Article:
He awakens suddenly, in terror. He spins his head around the spare room, searching the darkest shadows in the blue wash of moonlight, sitting bolt upright, head cocked, alert for noises. He reaches his hand across his body, and grabs the gun.
As he becomes less asleep, he realizes what woke him. The gun won’t help. He returns the weapon to the end table, next to the ever-present water bottle. He swigs, but his stomach is roiling, and it takes a couple seconds before he manages to swallow.
He walks to the end of the hall, to the room he uses as an office. Just a desk and a chair in front of a window. The reflection of the moon shimmers in the Zürichsee, a block away from this Victorian pile of bricks and wrought iron, covered in blooming wisteria, its scent spilling through the windows, seeping through the walls.
He jiggles the mouse to wake his computer, types in his password, launches the media player, and opens the live feed of streaming video. The camera is mounted high in a darkened room, focused on a woman who’s lying in bed, reading. She takes a drag of a cigarette, and flicks her ash into a big glass ashtray.
He looks away from the invasive image on his screen to a small keypad mounted beneath the desktop. He punches buttons in rapid succession, and with a soft click the drawers unlock.
He pulls out the stack of paper, bound by a thick green rubber band. He turns to a page one-third of the way through, and scans the text to identify the scene.
He flips forward ten pages, then five. Then back two. He runs his finger down the page, and he finds it, there on page 136, just as his mind’s eye pictured it, in his sleep in the middle of the night. One word. One letter.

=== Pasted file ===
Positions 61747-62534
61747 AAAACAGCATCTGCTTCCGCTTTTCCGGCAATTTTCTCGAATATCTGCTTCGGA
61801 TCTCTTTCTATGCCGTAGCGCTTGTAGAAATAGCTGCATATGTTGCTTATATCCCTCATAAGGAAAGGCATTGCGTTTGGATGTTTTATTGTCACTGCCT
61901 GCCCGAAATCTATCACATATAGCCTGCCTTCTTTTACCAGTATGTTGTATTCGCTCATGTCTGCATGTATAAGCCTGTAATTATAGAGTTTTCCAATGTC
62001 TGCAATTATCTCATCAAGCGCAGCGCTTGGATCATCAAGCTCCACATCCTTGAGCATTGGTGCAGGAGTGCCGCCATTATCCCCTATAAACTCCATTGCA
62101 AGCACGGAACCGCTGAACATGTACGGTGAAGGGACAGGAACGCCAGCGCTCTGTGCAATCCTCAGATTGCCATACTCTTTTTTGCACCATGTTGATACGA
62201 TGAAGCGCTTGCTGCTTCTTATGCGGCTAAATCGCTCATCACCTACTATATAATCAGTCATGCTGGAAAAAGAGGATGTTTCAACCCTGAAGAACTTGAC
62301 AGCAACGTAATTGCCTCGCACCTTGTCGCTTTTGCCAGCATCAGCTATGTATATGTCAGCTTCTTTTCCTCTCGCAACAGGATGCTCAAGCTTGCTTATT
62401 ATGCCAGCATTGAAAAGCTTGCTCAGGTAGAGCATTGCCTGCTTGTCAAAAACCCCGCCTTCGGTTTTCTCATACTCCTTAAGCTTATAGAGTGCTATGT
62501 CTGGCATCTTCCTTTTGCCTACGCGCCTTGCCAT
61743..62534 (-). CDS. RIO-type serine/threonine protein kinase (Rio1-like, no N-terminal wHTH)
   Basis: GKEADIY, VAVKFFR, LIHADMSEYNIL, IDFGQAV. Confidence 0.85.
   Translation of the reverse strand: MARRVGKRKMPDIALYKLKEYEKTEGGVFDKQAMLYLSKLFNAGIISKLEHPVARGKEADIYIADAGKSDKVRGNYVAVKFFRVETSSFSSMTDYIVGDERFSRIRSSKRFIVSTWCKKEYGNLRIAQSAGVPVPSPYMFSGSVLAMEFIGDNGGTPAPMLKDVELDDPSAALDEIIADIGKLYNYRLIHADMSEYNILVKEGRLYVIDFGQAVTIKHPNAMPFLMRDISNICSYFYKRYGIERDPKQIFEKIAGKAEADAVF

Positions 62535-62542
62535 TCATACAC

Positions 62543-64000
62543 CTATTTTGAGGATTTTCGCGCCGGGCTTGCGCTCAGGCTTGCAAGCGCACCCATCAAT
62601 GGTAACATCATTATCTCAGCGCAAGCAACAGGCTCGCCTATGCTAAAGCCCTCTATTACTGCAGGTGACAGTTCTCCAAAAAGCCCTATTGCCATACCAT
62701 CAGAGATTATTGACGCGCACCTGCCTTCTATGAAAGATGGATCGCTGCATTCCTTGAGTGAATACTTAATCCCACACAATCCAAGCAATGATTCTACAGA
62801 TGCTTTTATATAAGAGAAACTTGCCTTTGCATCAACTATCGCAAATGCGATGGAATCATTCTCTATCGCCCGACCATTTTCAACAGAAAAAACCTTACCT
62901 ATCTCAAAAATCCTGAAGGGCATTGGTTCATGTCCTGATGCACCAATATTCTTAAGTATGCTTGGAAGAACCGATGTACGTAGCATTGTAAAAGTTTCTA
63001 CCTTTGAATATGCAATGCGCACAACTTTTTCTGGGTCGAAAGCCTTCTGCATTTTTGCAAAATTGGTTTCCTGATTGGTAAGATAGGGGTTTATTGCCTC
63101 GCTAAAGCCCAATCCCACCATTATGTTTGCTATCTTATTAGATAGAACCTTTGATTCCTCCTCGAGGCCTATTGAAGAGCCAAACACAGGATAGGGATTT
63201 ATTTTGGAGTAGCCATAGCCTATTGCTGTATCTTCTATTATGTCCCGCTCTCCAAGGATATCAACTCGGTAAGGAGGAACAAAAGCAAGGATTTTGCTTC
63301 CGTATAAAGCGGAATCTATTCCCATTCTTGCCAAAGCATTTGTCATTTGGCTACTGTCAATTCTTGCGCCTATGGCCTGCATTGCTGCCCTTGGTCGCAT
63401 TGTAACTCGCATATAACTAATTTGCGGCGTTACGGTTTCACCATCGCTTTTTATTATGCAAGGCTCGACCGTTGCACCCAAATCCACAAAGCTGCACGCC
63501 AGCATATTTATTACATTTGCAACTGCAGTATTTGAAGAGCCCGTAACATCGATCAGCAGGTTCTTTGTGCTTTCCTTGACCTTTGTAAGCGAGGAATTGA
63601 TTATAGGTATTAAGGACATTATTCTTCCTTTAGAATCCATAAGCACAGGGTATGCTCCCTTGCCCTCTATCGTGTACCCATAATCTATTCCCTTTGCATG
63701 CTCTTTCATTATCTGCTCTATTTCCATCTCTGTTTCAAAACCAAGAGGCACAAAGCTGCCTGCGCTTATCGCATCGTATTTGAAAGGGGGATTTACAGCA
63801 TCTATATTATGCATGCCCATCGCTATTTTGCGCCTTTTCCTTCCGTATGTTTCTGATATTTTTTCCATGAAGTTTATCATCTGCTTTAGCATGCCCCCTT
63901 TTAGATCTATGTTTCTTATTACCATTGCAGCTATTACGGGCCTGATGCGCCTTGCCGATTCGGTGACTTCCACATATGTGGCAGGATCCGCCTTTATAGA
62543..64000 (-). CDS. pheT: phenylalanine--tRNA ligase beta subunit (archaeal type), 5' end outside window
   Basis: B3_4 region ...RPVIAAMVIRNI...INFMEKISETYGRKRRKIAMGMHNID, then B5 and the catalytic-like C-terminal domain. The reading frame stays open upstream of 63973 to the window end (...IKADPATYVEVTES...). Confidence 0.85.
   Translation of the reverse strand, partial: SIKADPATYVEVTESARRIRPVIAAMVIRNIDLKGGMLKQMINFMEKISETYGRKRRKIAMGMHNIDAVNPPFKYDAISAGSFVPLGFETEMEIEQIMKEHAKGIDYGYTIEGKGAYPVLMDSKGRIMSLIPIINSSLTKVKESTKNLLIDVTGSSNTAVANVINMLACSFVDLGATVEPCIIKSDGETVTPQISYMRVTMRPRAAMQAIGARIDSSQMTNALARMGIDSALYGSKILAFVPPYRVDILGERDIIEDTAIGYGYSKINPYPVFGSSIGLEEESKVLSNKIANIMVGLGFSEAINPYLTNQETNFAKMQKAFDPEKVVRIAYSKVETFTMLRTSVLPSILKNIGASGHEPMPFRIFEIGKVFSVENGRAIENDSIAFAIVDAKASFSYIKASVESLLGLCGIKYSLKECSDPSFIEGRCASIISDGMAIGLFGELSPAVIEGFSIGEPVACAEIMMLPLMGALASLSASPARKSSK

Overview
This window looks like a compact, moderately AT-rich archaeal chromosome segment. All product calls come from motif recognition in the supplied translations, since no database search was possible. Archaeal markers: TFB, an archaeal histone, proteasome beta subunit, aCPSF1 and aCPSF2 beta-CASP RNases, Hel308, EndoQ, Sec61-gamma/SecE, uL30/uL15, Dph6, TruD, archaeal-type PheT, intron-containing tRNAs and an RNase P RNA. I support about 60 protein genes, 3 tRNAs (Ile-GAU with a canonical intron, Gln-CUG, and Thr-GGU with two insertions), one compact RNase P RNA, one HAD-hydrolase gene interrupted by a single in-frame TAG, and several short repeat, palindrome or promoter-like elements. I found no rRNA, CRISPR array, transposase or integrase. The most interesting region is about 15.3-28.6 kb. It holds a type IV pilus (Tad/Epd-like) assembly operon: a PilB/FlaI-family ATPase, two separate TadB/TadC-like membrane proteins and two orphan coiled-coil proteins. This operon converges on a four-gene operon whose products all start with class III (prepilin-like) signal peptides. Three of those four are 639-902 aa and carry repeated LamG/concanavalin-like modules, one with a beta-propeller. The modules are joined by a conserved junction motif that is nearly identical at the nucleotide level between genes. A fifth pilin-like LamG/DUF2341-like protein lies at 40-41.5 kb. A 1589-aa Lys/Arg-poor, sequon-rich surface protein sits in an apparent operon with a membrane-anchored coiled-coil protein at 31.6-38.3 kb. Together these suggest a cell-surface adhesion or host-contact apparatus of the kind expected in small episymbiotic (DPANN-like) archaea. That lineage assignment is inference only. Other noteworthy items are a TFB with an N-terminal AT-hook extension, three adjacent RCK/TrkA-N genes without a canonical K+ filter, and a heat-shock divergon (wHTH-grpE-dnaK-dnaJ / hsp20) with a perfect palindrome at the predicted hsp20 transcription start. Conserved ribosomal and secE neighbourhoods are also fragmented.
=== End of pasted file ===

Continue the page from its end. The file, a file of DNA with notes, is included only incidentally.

He thought he’d caught every one.
This current draft of the manuscript is the third; it will also be the final. For the initial draft, he’d written from a first-person perspective, but not his own. Because this book was going to be a memoir, publicly authored by someone else but ghostwritten—or coauthored—by him; they hadn’t decided on the exact nature of his credit.
Then circumstances changed. When he picked up the project again, he recast the story from his own point of view, first-person singular—I did this, I saw that. This was going to be a more honest book, more transparent.
After he’d finished, and typed the end on the final page, and re-read the whole thing, he changed his mind. He decided he needed to hide behind omniscience, and anonymity, to create the shadow of doubt about this book’s authorship. To give himself some chance of survival. So he’d pored over the entire manuscript, revising everything to third-person—He drove around a long, dangerous bend. He stared in horror. Deleting passages that no longer made sense, adding sections—adding chapters—that now did.
It was a big editorial job, but hardly a unique situation. This type of thing must happen all the time, in rewrites, revisions, reconsiderations. An author combs through every page, recasting point of view, replacing nouns and verb conjugations. Over and over and over, thousands of times.
But he misses one of these pronouns, or two. Just a little mistake, a couple typos. Not a matter of life and death.